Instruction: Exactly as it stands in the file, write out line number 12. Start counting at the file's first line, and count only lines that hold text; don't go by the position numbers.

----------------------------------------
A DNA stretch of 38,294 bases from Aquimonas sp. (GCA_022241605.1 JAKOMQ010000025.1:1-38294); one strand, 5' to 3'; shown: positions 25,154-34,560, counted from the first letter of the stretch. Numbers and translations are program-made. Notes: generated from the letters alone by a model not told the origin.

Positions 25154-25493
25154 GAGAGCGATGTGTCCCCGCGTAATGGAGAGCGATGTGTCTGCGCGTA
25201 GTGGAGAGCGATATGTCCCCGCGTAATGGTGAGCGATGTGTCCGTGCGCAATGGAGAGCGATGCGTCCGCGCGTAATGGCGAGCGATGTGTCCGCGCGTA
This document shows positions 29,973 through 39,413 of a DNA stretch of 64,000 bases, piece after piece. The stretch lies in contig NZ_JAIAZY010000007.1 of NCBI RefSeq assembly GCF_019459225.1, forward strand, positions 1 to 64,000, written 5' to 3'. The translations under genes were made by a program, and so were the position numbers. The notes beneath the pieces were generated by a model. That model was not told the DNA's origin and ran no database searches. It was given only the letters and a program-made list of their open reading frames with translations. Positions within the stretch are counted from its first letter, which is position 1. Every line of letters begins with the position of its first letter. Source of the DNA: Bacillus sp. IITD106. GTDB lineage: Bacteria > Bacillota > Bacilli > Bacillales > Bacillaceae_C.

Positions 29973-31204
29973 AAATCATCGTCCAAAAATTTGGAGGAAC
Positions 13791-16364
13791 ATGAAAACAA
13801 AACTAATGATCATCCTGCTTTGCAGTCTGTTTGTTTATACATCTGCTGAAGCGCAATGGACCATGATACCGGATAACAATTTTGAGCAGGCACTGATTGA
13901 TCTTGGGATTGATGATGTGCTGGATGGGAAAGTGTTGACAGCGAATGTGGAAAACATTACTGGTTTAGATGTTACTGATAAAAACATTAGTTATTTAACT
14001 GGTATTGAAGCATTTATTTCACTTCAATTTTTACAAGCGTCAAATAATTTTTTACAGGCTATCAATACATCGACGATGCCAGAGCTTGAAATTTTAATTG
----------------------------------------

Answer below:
14001 GGTATTGAAGCATTTATTTCACTTCAATTTTTACAAGCGTCAAATAATTTTTTACAGGCTATCAATACATCGACGATGCCAGAGCTTGAAATTTTAATTG